Kylara walked.  She walked from valley to valley.  Through rivers that rushed their way to the edge of the land, past villages of living people and at times through their dreams as they lay in the night’s death.  Just as sun no longer reached her, she ignored night, and dark.  Demons therein grew long bored with her death (which did not exclude them) and left her alone to her emptiness.
            She walked untouched by the world around her, but a part of the land of the living people.  There were those who perceived her, those unlucky enough to find no respite in the night, who glimpsed her shadow on a wall, and heard the depths of her silence.  There were those who were too young to see what the living people saw, and who followed her path with eyes that delighted in anything new to see, whether it was dark or wholesome.  In this way it was the children’s giggles and cries of mystery that followed Kylara most in her travels.  At last, she reached the edge of the land, and stood stark against the light and water that was the sea.  Over the horizon, she knew, the light turned over before returning in the morning from the land.  She stood and tried to think a thought of what to do.

#SampleSunday – June 5th

1 06 2011

The next few weeks on sample sunday, I’ll be showing samples from old writing folders.  I explain it all out HERE.

This week, two poems: both from the 1980s.  Typewriter early decade, Co-respondent middle decade.

TYPEWRITER ages me.  🙂  I’m not sure if you can replace the rhythm of tiptap, with clickclack.  Because you are missing the essential sound break of a carriage return of the zip.  Only someone who has written on a manual typewriter, may understand what I’m whittling on about.  Or not.

The photo is of my actual typewriter.  Or the model.  My own one, was thrown out some years ago, something I regret.  I was getting rid of a lot of old clutter in my life, and it was important to throw stuff out.  The typewriter you see pictured, is the one thing I disposed of in an entire skip of stuff, that I should have kept.  I rue the day.  Both poems were typed on it.   Changeling was started on it: I still have the first typed sheet.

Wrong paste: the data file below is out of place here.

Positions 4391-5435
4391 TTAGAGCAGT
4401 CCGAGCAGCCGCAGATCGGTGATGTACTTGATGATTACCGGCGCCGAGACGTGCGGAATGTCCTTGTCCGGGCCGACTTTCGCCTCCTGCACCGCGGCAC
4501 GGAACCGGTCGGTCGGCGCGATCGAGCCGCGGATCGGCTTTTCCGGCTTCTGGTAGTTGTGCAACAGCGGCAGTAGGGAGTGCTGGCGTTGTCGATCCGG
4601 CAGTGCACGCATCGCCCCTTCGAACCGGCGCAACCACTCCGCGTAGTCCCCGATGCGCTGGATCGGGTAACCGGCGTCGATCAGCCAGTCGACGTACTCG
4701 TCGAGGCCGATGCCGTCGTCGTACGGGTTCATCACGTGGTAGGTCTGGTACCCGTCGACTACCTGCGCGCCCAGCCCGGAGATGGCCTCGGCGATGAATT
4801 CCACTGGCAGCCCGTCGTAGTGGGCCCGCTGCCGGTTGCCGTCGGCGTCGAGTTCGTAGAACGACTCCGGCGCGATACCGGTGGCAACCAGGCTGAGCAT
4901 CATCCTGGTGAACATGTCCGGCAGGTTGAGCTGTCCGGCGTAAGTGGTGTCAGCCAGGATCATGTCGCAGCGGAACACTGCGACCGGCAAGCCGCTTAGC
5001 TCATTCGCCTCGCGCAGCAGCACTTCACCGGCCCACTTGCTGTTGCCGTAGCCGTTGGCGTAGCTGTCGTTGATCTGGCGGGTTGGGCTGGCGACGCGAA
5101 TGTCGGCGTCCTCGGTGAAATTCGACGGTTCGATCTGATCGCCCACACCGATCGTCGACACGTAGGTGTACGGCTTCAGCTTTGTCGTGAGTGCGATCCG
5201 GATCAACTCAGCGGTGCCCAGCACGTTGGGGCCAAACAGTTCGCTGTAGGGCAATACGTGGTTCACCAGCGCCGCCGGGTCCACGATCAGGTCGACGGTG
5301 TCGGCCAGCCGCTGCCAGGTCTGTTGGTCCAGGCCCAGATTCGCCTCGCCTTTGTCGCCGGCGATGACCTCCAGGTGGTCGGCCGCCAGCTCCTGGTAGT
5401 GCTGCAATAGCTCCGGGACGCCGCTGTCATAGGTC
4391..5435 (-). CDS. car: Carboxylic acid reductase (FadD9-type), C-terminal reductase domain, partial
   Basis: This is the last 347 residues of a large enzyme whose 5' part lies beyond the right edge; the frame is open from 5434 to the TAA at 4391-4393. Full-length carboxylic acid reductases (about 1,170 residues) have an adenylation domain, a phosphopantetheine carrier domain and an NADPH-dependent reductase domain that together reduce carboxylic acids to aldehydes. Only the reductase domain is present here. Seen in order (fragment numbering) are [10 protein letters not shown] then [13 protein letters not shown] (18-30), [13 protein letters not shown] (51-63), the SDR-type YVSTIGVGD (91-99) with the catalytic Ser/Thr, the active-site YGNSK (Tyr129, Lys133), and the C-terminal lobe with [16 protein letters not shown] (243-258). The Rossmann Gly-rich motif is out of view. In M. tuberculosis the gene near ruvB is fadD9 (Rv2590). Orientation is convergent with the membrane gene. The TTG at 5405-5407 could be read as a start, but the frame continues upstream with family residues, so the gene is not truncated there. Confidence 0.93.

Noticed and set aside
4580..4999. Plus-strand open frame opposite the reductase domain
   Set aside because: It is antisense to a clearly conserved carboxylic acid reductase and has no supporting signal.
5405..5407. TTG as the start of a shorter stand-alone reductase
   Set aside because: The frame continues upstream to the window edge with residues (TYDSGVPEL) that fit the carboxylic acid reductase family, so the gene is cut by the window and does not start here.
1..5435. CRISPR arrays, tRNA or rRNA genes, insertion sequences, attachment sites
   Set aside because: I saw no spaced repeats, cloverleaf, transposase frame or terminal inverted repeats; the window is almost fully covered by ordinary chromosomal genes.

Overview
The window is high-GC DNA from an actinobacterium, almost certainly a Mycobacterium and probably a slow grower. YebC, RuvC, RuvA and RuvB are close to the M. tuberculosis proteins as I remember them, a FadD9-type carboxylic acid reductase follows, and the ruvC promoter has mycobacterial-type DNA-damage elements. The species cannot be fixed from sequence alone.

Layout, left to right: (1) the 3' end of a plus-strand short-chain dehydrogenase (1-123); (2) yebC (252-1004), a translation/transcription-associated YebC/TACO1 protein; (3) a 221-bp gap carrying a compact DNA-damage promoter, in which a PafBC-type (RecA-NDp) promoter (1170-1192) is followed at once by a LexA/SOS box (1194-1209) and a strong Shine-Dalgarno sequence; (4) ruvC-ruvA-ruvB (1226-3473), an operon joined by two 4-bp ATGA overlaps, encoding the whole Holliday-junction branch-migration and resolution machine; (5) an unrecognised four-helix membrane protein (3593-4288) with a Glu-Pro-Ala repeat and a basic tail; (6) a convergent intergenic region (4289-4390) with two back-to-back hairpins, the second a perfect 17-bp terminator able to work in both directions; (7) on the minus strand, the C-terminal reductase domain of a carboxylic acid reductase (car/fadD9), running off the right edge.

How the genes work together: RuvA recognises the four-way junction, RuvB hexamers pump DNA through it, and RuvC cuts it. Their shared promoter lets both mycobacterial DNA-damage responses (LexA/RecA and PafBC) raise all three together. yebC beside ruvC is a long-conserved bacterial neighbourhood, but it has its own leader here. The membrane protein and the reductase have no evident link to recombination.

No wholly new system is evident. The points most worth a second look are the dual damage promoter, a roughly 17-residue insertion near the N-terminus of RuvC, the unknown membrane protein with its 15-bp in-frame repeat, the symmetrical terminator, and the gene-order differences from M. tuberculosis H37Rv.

CO-RESPONDENT  It was quite surprising to me, to re-read this one, and find the image of the new mouth being carved open on skin.  My readers will recognise that imagery from the last few chapters of Changeling.  And there, I’d used it, all those years ago, and that chapter was written in the past 9 months or so.  All that time, the imagery had been there in my mind, awaiting release. Wow.

the most
in the
whole wide
a universe
of sound

‘So,’ she sniffed
‘you’re divorced
how quaint
What happened?
Another woman?’
I said
‘We just
Grew up.’
I guess.
‘There must be
another woman.’
Their eyes said.
all the time
with their
inner understanding
that it probably hurt
too much
to admit
that there was
someone else
They would not be told.
could not hear.
for in their
there was only one
to desert a
The other woman.
They would not hear.
And I would not speak.
not tell
of the pain
Of the neat line
across my arm
the seam the
doctor had stitched
across the extra
he had given me
And I would not tell.
of the pain
Of the mottles and marks
where teeth had sunk
too deep
too hard
to heal
And I would not tell.
And I would not tell.
And they would not hear.
So, silently
we made more tea
and supped
as they
of the other woman.

Back Work

1 06 2011

#SampleSunday is an interesting thing.  For those of you who do not know what it is, it’s a Twitter event, whereby writers who are working on their own a lot of the time, share snippets of their writing with other writers.    Readers too, and it is an excellent way to get word out about your writing.  I heard about it before I published Changeling, and used it to preview the opening chapters before launch.  I’ve also used it to show character studies and some such elements of How I Write.

But I don’t have a huge folder of back work to use for fodder, for #SampleSunday.  I don’t have massive amounts of written work hanging around!  And I’m writing the new stuff,and that can’t go out every week.